I really don’t know how I missed this, but…
Like most people I know, I eagerly watched the recent fly-by of Pluto by the New Horizons space probe via news feeds on my Facebook page. I’ve had the “space bug” ever since witnessing Neil Armstrong’s first steps on the Moon via grainy black & white images when I was a wee lad of three-and-a-half (probably my earliest memory). Mr. Armstrong even autographed a photo for me about ten years later. I am still a geek at heart and in the 21st century, Facebook provides most of my space news via “likes” on numerous NASA and other science-related pages.
But I completely missed the philatelic aspect. It was only this week that I stumbled across an eBay listing that mentioned the fact that the 29-cent Pluto “Not Yet Explored” stamp issued by the United States on 1 October 1991 had been affixed to the exterior of New Horizons and sent on its way to Pluto and beyond.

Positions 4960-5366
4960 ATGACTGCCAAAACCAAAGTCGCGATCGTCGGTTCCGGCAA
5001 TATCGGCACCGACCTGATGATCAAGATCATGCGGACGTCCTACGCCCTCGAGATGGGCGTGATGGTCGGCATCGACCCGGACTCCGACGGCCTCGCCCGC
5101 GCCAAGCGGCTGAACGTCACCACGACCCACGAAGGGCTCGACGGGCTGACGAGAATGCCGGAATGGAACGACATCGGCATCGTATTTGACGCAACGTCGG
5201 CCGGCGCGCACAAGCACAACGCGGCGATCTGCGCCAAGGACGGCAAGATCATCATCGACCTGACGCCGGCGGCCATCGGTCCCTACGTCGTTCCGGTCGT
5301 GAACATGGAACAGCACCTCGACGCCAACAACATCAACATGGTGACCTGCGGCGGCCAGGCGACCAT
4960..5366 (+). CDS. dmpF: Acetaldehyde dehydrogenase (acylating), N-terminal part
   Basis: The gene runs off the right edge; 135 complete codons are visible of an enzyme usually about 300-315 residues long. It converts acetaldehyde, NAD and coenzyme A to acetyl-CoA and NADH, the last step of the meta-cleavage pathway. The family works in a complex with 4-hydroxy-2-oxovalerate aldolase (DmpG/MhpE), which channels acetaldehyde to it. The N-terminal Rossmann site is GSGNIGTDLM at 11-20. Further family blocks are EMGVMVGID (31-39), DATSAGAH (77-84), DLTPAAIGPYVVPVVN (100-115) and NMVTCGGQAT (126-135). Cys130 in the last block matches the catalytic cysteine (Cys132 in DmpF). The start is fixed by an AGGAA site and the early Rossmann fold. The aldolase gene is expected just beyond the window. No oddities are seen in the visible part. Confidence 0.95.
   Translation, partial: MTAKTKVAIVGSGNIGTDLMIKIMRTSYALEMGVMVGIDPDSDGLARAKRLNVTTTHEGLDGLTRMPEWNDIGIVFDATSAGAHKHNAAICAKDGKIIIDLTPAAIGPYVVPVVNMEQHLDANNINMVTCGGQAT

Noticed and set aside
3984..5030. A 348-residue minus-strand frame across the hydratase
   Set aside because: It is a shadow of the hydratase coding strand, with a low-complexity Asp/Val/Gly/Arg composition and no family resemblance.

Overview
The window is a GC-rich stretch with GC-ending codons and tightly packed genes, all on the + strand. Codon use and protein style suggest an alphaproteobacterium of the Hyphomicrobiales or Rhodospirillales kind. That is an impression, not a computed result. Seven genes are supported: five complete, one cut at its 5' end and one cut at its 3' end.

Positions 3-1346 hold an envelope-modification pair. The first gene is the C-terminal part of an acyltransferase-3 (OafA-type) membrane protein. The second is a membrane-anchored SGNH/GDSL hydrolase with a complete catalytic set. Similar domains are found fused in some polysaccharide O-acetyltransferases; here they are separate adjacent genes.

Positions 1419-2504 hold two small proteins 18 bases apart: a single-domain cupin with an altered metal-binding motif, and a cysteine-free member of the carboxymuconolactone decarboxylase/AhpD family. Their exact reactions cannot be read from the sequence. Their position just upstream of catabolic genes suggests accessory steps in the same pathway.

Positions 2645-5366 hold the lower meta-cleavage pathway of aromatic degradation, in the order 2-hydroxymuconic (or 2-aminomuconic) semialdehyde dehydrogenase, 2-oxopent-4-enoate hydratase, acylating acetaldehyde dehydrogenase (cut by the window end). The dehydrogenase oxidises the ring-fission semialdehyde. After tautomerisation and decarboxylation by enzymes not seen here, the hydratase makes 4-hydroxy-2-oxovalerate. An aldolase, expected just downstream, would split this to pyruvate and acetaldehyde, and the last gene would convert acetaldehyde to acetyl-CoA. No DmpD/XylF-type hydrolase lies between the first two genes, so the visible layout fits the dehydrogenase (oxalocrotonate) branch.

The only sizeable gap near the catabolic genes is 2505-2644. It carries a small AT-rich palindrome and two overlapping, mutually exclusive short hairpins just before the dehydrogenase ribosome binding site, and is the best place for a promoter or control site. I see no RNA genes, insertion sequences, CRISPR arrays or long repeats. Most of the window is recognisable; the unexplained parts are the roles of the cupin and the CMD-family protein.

Articles on Astronomy.com and collectSPACE tell the full story but the short version is that the Pluto stamp was part of a set of ten commemorating NASA’s exploration of the Solar System to that point. Each of the nine planets (Pluto not yet having been demoted) and the Moon had their image accompanied by a depiction of one of the spacecraft that had studied it. All, that is, but the Pluto stamp which bore the inscription “Not Yet Explored.” Apparently, this rankled a few scientists during the First Day of Issue ceremony held at the Jet Propulsion Laboratory. It may have even provided some motivation for a future mission. At any rate, some of these scientists felt that the stamp needed to be included on the New Horizons probe.
There are actually nine different objects hitching a ride on this mission – a few ashes from the cremated body of Clyde Tombaugh (the New Mexican who discovered Pluto); the names of some 434,000 people who participated in the “Send Your Name To Pluto” offer by NASA; a CD_ROM picturing the scientists who worked on the New Horizons development; state quarters from both Maryland (where New Horizons was built) and Florida (from where it was launched); a small piece of the Space Ship One private spacecraft; and two U.S. flags accompany the Pluto stamp.
All that needs to be done now if for a new Pluto stamp to be issued by the United States Postal Service. There is even a petition to that effect.